Too much, too little sodium is bad for heart, so what’s the Goldilocks amount?


It's hard to win with salt. Too much salt is bad, and now, too little salt may prove to be harmful as well. So what is, as Goldilocks would say, "just right?"

According to a study published in the New England Journal of Medicine, people who had high levels of sodium showed an expected higher cardiovascular risk, but what they also found is people at the lower end of the sodium intake scale also had a greater risk - 27 percent increased risk.

The study looked at more than 100,000 people in 17 countries and found that people who consumed between 3,000 and 6,000 mg of salt a day had the least risk for cardiovascular issues.

"There is a sweet spot for what the optimum sodium intake is," said Salim Yusuf, senior author of the paper. "The message is very simple: Moderation in salt intake. Avoid high and low levels."

The good news is, though, that researchers found about 75 percent of Americans intake the appropriate amount of sodium per day.  

This is contrary to the recommendations by the Centers for Disease Control and prevention and the American Heart Association for consumers to limit their sodium intake to 1,500 mg a day. According to the researchers, only 4 percent of respondents took in the federal recommended sodium levels.

Elliott Antman, president of the American Heart Association, said there were flaws in the study that cause doubt as to the reliability of the findings.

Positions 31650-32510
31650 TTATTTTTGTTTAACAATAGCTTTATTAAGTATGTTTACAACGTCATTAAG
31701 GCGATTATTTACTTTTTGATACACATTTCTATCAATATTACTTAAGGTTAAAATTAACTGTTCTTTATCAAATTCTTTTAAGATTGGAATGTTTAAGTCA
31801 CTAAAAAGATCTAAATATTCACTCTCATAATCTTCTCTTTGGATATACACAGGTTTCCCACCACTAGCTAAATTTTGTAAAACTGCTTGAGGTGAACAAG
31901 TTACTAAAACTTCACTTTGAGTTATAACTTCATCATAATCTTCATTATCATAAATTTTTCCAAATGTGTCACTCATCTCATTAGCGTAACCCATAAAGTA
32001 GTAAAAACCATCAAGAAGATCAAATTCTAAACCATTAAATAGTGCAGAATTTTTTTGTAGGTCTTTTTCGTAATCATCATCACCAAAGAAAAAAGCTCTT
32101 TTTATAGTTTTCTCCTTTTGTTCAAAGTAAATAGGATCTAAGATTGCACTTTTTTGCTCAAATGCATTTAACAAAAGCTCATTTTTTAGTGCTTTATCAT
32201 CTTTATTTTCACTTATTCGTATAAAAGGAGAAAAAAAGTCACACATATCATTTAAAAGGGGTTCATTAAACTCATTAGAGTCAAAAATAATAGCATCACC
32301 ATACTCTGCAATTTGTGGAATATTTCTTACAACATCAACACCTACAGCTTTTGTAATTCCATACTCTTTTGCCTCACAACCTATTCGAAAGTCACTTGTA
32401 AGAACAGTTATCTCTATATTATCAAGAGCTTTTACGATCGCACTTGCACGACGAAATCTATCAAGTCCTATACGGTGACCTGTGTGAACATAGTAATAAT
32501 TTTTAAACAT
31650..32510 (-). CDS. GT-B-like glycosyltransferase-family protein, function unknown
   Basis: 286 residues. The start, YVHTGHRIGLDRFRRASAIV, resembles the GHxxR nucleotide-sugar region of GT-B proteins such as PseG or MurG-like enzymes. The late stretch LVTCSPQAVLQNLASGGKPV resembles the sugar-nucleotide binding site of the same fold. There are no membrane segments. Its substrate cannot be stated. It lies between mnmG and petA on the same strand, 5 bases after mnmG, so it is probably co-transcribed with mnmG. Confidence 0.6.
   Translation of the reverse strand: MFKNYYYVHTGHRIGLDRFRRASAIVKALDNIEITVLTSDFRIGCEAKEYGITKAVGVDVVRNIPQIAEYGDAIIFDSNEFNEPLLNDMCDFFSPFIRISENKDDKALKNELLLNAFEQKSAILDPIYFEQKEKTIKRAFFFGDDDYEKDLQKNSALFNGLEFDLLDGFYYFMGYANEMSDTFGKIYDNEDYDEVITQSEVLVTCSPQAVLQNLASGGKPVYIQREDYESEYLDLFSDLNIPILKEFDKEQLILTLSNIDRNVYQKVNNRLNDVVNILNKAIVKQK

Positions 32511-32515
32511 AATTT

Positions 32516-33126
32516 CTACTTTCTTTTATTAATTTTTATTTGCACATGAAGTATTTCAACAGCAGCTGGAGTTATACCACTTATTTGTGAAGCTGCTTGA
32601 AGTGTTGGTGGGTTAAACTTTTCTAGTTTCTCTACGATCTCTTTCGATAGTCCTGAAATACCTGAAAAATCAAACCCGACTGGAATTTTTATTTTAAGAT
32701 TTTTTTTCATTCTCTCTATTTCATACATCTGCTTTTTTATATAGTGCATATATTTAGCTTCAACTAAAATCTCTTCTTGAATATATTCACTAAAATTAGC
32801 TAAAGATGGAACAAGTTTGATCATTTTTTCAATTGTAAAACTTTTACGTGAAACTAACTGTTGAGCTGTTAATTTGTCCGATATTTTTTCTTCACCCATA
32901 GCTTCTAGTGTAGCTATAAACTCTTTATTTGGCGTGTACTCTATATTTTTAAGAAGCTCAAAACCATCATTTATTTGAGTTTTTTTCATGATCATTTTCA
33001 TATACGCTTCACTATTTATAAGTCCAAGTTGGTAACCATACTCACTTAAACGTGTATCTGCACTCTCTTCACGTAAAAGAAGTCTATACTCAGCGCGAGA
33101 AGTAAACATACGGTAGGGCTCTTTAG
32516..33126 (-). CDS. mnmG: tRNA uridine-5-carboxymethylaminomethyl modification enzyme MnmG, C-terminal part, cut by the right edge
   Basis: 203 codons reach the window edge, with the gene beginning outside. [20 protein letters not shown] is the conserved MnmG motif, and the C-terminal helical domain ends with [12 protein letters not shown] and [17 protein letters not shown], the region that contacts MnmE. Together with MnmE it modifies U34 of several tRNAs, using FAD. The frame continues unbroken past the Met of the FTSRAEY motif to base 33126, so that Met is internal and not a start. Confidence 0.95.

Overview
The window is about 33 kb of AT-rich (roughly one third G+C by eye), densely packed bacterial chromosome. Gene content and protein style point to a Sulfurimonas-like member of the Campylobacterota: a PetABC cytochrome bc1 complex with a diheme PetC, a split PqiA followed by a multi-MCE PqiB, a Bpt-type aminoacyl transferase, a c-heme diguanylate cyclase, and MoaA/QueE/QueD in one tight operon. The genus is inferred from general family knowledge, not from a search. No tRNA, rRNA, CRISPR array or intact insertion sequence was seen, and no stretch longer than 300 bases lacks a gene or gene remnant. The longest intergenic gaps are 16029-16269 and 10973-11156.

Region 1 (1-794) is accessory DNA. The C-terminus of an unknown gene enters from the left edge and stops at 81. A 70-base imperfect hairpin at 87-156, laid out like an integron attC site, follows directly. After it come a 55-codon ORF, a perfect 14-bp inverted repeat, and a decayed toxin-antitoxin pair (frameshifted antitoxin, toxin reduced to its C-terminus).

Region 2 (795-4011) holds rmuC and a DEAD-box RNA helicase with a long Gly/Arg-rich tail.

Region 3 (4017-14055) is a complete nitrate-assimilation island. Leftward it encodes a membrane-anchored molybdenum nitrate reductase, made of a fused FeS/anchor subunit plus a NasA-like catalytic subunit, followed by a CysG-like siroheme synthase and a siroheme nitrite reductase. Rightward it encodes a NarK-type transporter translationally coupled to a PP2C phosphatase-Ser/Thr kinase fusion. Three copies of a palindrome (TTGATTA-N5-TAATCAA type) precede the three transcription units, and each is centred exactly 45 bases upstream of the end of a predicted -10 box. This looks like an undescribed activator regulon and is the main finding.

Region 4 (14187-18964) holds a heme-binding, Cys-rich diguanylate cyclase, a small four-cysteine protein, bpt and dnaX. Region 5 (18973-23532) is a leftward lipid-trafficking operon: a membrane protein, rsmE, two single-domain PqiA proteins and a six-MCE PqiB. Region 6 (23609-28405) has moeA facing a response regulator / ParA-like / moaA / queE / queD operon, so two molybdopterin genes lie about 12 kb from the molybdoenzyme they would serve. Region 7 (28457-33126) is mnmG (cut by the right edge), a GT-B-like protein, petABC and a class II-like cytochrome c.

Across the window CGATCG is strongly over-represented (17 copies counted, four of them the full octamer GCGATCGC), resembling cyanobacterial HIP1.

Experts say that the majority of sodium Americans intake is from packaged foods and restaurant meals, so it is important for people to read food labels to understand what they're consuming.

Sodium has been linked with high blood pressure, which is a risk factor for heart attacks, stroke and heart failure.

The current guidelines stem from short-term studies with people who have already been diagnosed with hypertension or borderline high blood pressure. The FDA said it will review all the studies related to sodium intake.

However, there has not been a study to link the benefit of having a sodium intake of less than 2,300. Antman said, however, that conducting a long-term randomized trial would be challenging.

Other than that, there have been many studies, including a recent study that shows that a reduction in salt intake in the population all together has led to a lower rate of death from stroke and heart disease.

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